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Islamic State group says it smuggled bomb onto downed Russian plane

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The Islamic State group said Wednesday it had smuggled a bomb on board a Russian airliner that went down last month, after discovering a “way to compromise the security” at an Egyptian airport.

In its online magazine Dabiq, the group published what it said were pictures of the explosive, apparently contained in a soda can, and of passports obtained by its fighters that had belonged to the dead passengers.

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The magazine said IS had initially planned to down a plane belonging to a country from the US-led coalition targeting militants in Iraq and Syria.

The militants decided to instead target the Russian plane departing the Red Sea resort of Sharm el-Sheikh after Moscow began an air campaign in Syria in late September, the magazine said.

All 224 people on board the Saint Petersburg-bound Airbus died when it went down in the Sinai Peninsula on October 31.

“After having discovered a way to compromise the security at the Sharm el-Sheikh International Airport and resolving to bring down a plane belonging to a nation in the American-led Western coalition against the Islamic State, the target was changed to a Russian plane,” an article in the English-language magazine said.

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“A bomb was smuggled onto the airplane,” it said.

Russia on Tuesday said a bomb had brought down the plane and vowed to hunt down the perpetrators, confirming suspicions raised earlier by Britain and the United States.

Egypt says a team investigating the disaster has not yet found the cause.

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Moscow began air strikes in Syria in September against what it said were “terrorist” targets including IS jihadists. Syria’s opposition has accused Moscow of seeking to bolster President Bashar al-Assad’s regime and targeting anti-regime rebels.

IS commands the loyalty of militants in Egypt’s Sinai Peninsula who have killed hundreds of soldiers and policemen.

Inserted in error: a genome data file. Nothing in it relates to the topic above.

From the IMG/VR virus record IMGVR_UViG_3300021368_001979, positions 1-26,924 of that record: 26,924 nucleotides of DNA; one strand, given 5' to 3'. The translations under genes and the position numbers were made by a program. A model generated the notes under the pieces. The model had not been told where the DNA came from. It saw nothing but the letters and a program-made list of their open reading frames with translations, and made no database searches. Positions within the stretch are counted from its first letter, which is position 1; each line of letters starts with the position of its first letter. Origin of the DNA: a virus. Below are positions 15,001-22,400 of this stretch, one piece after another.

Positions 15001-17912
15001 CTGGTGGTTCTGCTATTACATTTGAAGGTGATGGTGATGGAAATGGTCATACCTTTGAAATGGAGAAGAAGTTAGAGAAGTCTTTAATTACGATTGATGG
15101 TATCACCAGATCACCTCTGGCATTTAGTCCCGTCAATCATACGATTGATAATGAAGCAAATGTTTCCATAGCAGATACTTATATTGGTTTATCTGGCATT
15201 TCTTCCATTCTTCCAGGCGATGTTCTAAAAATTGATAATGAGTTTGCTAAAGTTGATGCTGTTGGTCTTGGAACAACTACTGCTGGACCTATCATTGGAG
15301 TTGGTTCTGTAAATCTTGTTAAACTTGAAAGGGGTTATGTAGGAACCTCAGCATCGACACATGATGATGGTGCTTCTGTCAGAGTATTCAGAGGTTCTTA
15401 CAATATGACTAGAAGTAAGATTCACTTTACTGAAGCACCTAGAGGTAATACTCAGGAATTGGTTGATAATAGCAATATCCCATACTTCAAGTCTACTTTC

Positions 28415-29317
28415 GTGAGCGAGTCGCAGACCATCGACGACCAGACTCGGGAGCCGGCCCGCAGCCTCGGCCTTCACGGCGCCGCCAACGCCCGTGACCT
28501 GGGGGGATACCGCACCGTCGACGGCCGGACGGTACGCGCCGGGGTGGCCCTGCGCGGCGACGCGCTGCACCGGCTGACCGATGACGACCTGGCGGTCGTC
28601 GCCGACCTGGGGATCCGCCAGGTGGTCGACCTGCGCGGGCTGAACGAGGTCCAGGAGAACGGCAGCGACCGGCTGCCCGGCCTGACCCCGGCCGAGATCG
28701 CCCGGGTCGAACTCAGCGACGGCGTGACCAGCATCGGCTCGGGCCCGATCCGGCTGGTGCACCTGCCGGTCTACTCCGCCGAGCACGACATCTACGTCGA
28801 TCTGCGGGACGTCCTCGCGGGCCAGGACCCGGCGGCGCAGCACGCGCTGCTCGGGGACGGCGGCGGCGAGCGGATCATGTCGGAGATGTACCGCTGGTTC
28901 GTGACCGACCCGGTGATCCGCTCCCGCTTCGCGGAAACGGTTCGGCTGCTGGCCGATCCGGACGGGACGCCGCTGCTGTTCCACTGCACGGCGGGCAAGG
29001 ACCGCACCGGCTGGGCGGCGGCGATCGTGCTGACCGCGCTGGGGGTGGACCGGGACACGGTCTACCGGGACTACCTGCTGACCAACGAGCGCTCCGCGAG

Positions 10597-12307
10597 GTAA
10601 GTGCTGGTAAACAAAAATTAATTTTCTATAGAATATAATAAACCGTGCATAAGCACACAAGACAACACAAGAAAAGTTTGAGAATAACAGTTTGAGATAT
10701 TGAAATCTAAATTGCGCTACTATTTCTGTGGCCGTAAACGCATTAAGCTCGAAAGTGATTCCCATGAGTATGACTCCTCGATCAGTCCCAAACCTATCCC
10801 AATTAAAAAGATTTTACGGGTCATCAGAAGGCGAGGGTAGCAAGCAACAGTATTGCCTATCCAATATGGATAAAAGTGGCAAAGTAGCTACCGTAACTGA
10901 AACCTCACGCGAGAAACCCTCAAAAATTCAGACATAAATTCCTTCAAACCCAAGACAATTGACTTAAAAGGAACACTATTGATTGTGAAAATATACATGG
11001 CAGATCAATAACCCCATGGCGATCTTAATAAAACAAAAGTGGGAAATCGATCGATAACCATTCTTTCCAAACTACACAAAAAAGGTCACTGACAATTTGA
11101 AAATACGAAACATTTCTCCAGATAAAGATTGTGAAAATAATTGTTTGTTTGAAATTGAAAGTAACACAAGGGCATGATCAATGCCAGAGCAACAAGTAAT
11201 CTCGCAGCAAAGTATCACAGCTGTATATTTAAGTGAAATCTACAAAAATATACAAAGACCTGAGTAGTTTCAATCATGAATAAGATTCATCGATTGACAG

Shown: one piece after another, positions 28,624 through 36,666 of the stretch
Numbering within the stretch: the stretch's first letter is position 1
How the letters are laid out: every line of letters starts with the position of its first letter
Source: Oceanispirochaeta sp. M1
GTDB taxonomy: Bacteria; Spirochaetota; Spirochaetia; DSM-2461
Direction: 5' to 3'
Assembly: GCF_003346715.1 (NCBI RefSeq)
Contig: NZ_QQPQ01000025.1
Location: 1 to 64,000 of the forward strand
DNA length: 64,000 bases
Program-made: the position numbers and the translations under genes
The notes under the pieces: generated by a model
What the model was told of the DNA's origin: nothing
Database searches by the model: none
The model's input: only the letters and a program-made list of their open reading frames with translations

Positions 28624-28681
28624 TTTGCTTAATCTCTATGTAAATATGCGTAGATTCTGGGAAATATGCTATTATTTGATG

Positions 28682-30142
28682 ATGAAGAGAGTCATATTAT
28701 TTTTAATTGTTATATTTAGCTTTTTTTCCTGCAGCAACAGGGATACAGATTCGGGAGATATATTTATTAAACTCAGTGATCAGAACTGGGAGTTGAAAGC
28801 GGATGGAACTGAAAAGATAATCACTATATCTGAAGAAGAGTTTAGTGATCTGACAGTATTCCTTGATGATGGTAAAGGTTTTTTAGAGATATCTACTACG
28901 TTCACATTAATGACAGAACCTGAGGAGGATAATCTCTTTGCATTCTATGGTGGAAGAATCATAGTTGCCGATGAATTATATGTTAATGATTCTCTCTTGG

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Trump’s anti-corruption defense blown away by State Department official in newly released testimony

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President Donald Trump's contention that his efforts to get dirt on the family of former Vice President Joe Biden were part of an anti-corruption focus was undermined by testimony that was released by Congress on Monday.

The testimony was released by Rep. Adam B. Schiff (D-CA), the chairman of the Permanent Select Committee on Intelligence, Rep. Eliot L. Engel (D-NY), the chairman of the Committee on Foreign Affairs, and Rep. Carolyn B. Maloney (D-NY), the acting chairwoman of the Committee on Oversight and Reform.

“Catherine Croft and Christopher Anderson, both advisors to Ambassador Kurt Volker on Ukraine policy, testified before the Committees about concerns they had with efforts to press Ukraine into announcing specific investigations which would help President Trump politically," the three chairpeople said in a joint statement. "Ms. Croft also testified that Ukrainian officials approached her quietly about the hold on security assistance in the July or August timeframe, before the hold had been made public.”

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Volker’s deputy told Congress Ukrainians found out Trump froze their military aid ‘very early on’ — before the public knew: report

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According to transcripts released on Monday by House investigators, Catherine Croft, a special adviser for Ukraine and deputy to Kurt Volker, testified that Ukrainian officials became aware of President Donald Trump's decision to freeze military aide appropriated by Congress "very early on" — and long before the public became aware of the delay.

Croft, according to the transcript, told the House that Ukrainian officials "approached me quietly and in confidence to ask me about an [Office of Management and Budget] hold on Ukraine security assistance," and that she was taken aback by how quickly they became aware of it.

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2020 Election

Deval Patrick considering a last-minute presidential bid: report

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Yet another Democrat is considering a late entry into the 2020 presidential campaign.

"Former Gov. Deval Patrick of Massachusetts has told Democratic officials that he is considering making a last-minute entry into the 2020 presidential race, according to two Democrats with knowledge of the conversations, the latest evidence of how unsettled the party’s presidential primary is less than three months before the Iowa caucuses," The New York Times reported Monday.

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